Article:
Star Cast: Kalki Koechlin, Deepti Naval, Rajit Kapur, Bharti Patel, and ensemble.
Director: Pushan Kripalani
What’s Good: The curse of old age and the acceptance of the past for the one younger are balanced with a heart that beats profoundly in a movie with two women at their very best calibre moving you.
What’s Bad: The movie tries to branch out but only gives those branches very limited attention, leaving a void of sorts.
Loo Break: It’s a cathartic experience and one that is also unsettling to watch if you have lived even a single episode of what’s happening on screen. Don’t move; you might miss something.
Watch or Not?: If you have lost someone to an illness and saw them succumb to their illness, Goldfish will shatter but also comfort you. Go for it prepared.
Language: English (with subtitles).
Available On: In Theatres Near You!
Runtime: 100 Minutes.
Ana, aka Anamika, aka Miku (Kalki), returns to her mother Sadhana Tripathi’s (Deepti) home when she is informed about her mother’s slow descent into darkness due to dementia. Soon, she realizes that even though she is broken and bruised, and the ailment is with her mother, who gave her those bruises in the first place. Begins a conversation between a mother and daughter as they bridge the gap and make peace with the condition that’s not going to give them easy days.
Have you ever seen someone slowly succumbing to a terminal illness? Did that shatter you or gathered you? Did you fight it the way you should have? Pushan Kripalani, in his second directorial after the moving Threshold, decides to tell a story about a mother and daughter who have been angry and away from each other for years only to be united by an illness that is not just eating the ill but also pinching the one who has to be with them. What does the melancholy sound for the one who is fighting alongside while the world emphatically looks at the patient, let Kripalani show you.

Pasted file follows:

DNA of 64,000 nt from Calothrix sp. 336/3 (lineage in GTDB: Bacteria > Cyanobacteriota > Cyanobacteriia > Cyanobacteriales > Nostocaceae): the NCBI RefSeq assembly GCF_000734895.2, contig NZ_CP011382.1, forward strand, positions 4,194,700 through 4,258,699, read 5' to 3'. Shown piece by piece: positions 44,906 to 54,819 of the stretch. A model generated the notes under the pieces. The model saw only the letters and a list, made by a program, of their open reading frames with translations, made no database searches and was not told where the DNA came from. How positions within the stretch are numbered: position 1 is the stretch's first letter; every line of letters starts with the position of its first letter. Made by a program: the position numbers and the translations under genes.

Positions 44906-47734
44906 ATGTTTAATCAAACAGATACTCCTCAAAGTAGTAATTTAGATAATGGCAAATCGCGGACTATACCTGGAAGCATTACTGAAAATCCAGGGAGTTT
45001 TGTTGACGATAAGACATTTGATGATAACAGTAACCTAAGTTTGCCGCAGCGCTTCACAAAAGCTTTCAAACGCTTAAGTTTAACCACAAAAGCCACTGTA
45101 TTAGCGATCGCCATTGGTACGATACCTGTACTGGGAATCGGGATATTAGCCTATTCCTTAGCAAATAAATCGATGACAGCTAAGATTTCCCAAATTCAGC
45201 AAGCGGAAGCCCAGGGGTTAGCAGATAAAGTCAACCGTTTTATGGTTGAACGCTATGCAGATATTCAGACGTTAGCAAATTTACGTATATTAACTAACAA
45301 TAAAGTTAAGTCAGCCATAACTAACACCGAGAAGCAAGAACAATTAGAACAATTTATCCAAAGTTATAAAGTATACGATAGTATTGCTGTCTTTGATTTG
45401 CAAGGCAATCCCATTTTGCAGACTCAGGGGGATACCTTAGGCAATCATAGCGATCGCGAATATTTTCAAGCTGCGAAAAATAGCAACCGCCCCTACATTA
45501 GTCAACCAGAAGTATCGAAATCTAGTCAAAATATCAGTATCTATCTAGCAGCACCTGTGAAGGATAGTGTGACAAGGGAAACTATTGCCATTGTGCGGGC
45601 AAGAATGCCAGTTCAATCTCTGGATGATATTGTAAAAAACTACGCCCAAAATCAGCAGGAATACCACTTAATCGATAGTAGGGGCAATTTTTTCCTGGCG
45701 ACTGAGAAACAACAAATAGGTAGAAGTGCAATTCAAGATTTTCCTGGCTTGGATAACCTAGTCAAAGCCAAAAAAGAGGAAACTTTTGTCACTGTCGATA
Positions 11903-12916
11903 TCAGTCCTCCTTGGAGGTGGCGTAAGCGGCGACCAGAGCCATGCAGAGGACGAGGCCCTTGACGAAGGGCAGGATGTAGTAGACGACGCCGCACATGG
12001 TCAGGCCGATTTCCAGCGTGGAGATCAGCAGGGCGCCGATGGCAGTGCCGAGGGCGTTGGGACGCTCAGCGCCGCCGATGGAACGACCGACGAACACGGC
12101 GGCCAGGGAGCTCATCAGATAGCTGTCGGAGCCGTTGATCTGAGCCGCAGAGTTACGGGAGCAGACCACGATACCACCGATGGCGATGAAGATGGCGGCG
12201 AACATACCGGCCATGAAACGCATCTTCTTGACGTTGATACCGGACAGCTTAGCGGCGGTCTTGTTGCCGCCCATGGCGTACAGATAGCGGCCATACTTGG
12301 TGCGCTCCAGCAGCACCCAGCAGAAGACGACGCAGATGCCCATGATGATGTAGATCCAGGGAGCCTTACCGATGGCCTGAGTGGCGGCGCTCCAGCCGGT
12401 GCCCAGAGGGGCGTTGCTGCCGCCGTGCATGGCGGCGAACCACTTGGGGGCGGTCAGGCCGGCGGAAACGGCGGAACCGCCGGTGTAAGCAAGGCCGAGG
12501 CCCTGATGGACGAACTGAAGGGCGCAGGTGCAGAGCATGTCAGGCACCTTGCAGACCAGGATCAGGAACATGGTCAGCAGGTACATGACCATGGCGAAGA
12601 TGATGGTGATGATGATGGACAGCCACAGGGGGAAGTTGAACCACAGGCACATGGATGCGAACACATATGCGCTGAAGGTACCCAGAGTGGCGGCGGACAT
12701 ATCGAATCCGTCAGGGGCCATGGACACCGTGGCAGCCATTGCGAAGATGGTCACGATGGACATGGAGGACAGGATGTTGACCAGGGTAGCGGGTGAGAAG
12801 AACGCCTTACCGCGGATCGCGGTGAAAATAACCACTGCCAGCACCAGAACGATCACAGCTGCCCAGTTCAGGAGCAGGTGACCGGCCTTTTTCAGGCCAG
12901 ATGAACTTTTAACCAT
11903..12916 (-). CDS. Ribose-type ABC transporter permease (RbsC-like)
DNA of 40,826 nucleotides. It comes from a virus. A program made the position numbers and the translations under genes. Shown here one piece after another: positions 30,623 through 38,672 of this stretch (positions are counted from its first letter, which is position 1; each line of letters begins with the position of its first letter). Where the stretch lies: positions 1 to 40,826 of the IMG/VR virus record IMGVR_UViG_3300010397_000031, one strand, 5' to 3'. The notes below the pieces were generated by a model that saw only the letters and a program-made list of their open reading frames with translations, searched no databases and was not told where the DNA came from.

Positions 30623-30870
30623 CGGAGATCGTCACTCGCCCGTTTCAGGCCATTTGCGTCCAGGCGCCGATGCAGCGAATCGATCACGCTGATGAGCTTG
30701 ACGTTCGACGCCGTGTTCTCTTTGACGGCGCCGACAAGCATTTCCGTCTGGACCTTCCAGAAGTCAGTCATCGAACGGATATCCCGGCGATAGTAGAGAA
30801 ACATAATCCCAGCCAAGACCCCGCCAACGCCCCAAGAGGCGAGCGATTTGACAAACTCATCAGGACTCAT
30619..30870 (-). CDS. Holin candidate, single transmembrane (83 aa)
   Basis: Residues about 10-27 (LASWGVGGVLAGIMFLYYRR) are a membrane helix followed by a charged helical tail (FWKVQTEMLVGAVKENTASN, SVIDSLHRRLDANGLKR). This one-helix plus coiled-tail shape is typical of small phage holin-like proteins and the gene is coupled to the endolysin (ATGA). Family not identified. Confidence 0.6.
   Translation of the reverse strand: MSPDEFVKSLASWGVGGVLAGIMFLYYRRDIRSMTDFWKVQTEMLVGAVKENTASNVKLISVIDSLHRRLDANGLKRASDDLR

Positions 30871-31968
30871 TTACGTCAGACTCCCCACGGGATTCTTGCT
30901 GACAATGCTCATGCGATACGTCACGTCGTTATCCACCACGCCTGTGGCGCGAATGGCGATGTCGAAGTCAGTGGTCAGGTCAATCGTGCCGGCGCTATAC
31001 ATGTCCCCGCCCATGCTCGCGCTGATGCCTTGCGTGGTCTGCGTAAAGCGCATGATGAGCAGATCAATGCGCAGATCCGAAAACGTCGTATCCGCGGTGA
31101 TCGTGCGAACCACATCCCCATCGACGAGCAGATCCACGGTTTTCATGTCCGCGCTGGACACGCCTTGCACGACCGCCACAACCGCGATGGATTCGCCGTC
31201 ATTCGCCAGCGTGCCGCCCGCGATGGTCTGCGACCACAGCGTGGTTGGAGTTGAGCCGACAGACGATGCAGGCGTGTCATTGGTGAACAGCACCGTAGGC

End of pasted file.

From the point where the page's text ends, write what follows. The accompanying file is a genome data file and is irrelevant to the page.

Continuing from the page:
Written by Arghya Lahiri with Pushan, Goldfish is more than a relationship drama; it is about the conditioning, the immigration, people falling out of love, the fading memories, making peace with the past, and finally doing what is needed, forgetting the bruises that refuse to heal. It taps into every aforementioned section but stays true to its central conflict. About a mother and daughter discussing the trauma they once made each other go through. The conditioning that made the daughter hate everything about her childhood that the house still preserved and she kept running away from is now what she has to face with no padding to fall.
Goldfish doesn’t want the meltdowns to be dramatic; they are instead in the silences. Once, a very upright, prideful woman now needs someone to take care of her, but will she accept that she is unwell? A young woman who was taught things the hard way by the same prideful woman now has to decide whether she spends the last few days of her mother’s life or abandon her in a foster home. The aching heart of Goldfish shines through these very conflicts that make us go through the troublesome dynamic that the two central characters have gone through and now have to bridge that same gap. But sadly, it is going to be a one-way process; the second person cannot be questioned.
The script very beautifully captures the void between the two, where it subtly tells you that Ana has forgotten her mother tongue. Every time Sadhana says a Hindi word, and Ana is clueless what it means; you see the wide gap. But as soon as she starts grasping those, you see it mending, too. Pushan is a master of making slow-burning scenes that are not vocally loud, but ideologically clear enough to pierce through your heart.
The only place Goldfish seems incomplete is when it establishes an entire Indian neighborhood in a foreign land, but it never really takes us into the houses, witnessing Sadhana and Ana always from a distance, ready to run to their help whenever called.